Mark Twain famously coined the axiom, “there are lies, damned lies, and statistics.” Sadly, the latter applies to the Pittsburgh region’s unemployment data.
When reviewing jobs data, it behooves us all to look at the broader picture.
Case in point: Pittsburgh did not do as badly during the 2007 housing bust because real estate prices in the region didn’t soar during the boom.
Or as Marc Louragand, then-president of the American Real Estate Society and a principal with Saltash Partners LLC in Hartford, Conn., said then, “Pittsburgh doesn’t have a hangover because it wasn’t at the party.”
More importantly, as Nobel-Prize-winning economist and academic stalwart Paul Krugman recently stated, the percentage of long-term unemployed (meaning six months or longer) is at its highest level since the Great Depression. It goes without saying that a new infusion of economic stimulus is in order. Just look at the gross failures of austerity measures in Europe; these are lessons we here at home should learn from.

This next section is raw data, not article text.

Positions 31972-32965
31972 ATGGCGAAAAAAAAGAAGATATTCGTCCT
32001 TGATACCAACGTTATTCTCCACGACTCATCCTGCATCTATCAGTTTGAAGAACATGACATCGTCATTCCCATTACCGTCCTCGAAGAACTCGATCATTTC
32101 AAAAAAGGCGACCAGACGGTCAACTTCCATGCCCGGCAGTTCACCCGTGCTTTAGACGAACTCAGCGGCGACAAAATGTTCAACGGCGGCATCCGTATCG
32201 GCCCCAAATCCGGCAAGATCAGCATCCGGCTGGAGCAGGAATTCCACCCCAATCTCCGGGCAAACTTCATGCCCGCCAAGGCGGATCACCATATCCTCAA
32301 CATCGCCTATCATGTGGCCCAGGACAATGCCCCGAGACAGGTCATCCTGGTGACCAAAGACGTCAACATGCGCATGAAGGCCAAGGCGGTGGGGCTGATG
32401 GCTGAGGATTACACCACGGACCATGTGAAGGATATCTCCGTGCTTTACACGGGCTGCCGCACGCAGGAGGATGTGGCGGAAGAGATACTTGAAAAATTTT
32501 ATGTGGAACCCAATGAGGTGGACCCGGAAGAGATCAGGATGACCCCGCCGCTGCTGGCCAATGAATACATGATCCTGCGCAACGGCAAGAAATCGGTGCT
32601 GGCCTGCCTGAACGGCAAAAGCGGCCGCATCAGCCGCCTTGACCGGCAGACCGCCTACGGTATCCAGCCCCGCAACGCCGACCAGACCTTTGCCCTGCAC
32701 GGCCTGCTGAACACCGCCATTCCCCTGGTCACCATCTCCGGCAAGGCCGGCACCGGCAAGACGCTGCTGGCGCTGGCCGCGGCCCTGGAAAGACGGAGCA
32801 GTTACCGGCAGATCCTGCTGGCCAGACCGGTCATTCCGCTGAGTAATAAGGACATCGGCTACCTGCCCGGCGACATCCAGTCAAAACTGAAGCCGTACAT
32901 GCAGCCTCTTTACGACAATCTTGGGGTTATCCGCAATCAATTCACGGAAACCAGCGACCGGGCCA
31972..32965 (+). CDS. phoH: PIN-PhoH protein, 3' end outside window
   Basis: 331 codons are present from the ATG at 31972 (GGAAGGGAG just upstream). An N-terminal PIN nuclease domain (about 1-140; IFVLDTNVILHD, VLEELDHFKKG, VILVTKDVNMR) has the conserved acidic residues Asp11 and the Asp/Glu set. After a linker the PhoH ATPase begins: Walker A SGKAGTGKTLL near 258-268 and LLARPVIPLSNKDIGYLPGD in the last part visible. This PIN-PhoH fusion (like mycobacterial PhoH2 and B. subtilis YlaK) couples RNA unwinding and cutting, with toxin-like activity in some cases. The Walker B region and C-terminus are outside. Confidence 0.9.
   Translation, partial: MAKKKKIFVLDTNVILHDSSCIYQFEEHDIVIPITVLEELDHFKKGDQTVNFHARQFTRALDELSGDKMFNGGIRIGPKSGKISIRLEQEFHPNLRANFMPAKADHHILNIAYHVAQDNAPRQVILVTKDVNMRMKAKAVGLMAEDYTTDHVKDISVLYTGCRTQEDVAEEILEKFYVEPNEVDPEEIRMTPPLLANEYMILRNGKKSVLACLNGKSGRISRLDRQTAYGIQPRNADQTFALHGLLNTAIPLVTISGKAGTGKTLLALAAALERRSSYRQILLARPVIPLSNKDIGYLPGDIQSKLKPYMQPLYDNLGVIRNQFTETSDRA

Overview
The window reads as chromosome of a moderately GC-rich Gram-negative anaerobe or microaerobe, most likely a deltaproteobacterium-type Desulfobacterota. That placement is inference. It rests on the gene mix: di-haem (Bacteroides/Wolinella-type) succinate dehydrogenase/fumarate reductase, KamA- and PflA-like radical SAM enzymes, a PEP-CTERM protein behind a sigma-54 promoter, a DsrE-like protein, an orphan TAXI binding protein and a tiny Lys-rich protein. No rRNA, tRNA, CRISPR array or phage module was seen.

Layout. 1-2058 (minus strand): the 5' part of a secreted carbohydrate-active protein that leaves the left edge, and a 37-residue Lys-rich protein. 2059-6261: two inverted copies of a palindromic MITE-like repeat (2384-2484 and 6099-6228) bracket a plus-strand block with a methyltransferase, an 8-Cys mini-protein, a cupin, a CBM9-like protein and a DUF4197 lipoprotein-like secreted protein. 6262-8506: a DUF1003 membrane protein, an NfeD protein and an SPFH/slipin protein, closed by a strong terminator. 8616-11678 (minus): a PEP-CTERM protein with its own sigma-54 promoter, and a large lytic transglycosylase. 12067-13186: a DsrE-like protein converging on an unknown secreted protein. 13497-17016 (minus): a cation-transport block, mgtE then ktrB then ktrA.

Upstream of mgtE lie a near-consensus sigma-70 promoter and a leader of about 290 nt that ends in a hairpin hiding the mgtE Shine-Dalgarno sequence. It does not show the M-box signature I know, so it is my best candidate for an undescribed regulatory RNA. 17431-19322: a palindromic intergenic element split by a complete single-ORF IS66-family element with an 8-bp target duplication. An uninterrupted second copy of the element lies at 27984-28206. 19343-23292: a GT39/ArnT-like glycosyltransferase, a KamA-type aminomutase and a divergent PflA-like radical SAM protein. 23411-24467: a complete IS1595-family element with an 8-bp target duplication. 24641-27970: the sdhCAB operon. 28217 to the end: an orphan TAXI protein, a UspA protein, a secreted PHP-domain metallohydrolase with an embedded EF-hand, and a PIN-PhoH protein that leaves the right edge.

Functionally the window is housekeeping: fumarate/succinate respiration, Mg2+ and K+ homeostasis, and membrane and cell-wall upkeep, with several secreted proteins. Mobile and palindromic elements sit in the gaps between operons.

Nearly four years after the official end of the Great Recession, the party is once again raging while Pittsburgh is home in front of the TV. In the past year, Pittsburgh ranked 32nd of the top 40 metropolitan areas for job growth–and the numbers haven’t improved of late.